Via Julie Ponzi, we get Jennifer Roback Morse lamenting the “consequences” of the new gay marriage law in Washington D.C. Apparently one of those consequences is that some people don’t like the new law:
It’s a shame that the Archdiocese decided to make a scorched-earth response to the law. But that’s the Archdiocese’s choice, and if Catholic officials believe that’s in keeping with their theology — well, who am I to argue?
But the fact that some institutions will take extraordinary steps to avoid coming under the law isn’t really an argument for or against the soundness of the law itself. When desegregation started really making waves throughout the South, many parents pulled their kids out of public schools and put them into private schools. It was widespread — and remains so, to some extent, today. Yet to argue that private efforts to avoid desegregation require the government to actually enforce segregation would be regarded as laughable. Similarly, there’s a few people who think that income taxes should be abolished — but almost nobody argues that taxes should be abolished because some people hire accountants to find loopholes in the code.
Finally, there’s no “or else” here that isn’t part of, oh, every law ever passed. It’s silly to pretend there’s something extra tyrannical about recognizing gay marriages.
On to Morse’s other “consequence”:
Thus do certain conservatives require the state to be in the business of sacralizing their marriages. But that’s not what the state is for, is it? Churches and synagogues and mosques can offer a blessing upon a marriage — and they’re certainly not being required to bless same-sex marriages, even under the new law. All the state does is provide recognition of marriage and certain legal rights that go with it.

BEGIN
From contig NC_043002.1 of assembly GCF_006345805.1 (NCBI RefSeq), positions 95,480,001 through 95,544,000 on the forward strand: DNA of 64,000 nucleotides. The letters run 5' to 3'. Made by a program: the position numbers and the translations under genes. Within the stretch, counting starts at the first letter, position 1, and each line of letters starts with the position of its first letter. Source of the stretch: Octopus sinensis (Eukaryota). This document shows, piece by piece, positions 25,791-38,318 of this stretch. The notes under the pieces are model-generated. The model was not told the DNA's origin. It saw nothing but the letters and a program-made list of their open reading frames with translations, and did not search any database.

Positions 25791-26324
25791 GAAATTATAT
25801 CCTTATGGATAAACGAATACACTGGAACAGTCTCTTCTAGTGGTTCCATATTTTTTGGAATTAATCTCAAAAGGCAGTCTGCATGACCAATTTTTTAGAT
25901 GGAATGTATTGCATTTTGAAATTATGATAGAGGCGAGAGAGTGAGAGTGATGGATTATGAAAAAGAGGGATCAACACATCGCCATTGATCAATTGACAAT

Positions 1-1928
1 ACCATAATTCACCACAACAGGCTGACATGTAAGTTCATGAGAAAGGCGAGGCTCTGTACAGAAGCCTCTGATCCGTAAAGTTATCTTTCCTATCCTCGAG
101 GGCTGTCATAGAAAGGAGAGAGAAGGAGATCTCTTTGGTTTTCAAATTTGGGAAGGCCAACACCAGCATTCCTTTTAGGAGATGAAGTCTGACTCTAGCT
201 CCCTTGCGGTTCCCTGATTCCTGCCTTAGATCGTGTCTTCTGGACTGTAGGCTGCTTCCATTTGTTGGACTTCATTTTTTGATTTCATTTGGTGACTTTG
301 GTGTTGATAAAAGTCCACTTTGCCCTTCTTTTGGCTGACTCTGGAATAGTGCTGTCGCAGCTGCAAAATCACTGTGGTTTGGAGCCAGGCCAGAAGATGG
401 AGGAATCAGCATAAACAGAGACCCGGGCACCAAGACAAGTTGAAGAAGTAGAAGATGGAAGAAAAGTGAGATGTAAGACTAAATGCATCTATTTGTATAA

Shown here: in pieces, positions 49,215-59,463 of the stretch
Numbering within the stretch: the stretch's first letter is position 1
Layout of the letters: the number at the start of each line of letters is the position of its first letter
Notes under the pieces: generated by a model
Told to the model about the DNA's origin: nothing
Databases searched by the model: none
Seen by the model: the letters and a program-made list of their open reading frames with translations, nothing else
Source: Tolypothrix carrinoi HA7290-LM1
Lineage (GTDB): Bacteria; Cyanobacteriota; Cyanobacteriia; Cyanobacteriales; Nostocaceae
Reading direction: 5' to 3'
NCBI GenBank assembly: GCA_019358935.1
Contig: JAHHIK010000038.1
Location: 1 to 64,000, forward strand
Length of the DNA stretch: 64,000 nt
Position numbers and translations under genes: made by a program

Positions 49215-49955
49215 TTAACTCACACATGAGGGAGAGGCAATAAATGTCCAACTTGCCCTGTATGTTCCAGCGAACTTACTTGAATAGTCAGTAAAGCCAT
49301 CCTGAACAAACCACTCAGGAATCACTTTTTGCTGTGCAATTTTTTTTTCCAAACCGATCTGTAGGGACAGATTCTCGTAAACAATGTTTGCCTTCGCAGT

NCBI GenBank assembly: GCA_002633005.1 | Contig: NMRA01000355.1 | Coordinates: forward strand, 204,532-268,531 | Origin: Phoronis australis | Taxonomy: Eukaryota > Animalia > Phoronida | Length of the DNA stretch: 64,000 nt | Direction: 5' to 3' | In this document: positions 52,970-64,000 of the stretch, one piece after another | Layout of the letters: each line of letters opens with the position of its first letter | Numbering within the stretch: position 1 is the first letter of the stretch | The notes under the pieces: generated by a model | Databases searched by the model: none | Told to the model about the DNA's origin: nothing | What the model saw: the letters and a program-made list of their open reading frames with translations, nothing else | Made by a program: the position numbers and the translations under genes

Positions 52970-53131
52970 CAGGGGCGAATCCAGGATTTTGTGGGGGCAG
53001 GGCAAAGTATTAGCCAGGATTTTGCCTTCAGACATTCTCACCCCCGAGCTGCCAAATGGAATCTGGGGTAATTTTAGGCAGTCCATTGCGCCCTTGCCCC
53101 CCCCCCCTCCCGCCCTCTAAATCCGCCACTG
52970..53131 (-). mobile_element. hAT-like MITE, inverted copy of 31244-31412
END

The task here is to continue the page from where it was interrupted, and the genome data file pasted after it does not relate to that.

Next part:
Weirdly, the rise of gay marriage is likely to brighten the lines between state-sanctioned marriage and religiously sanctioned marriage, pointing up the limits of the state in creating our society. It’s a notion that’s almost … conservative.
But the lack of “bride” and “groom” on the new marriage licenses is a bit of bureaucratic mehness that means far less than what Morse thinks it does. Very few people — if any — will be paying attention to the language on those licenses; very few people — if any — will let it influence their linguistic choices at church weddings. There will still be brides and grooms and husbands and wives … and they’ll be joined by brides and brides and husbands and husbands. The checklist on the local government’s application sheet really won’t change that. The idea that “civil society is being swept aside” is more than a little ridiculous.
And in any case: If these are the worst “consequences” of gay marriage that Morse can come up with on the first day of the new law, I’d say straights-only marriage proponents have a thinner case than we even thought.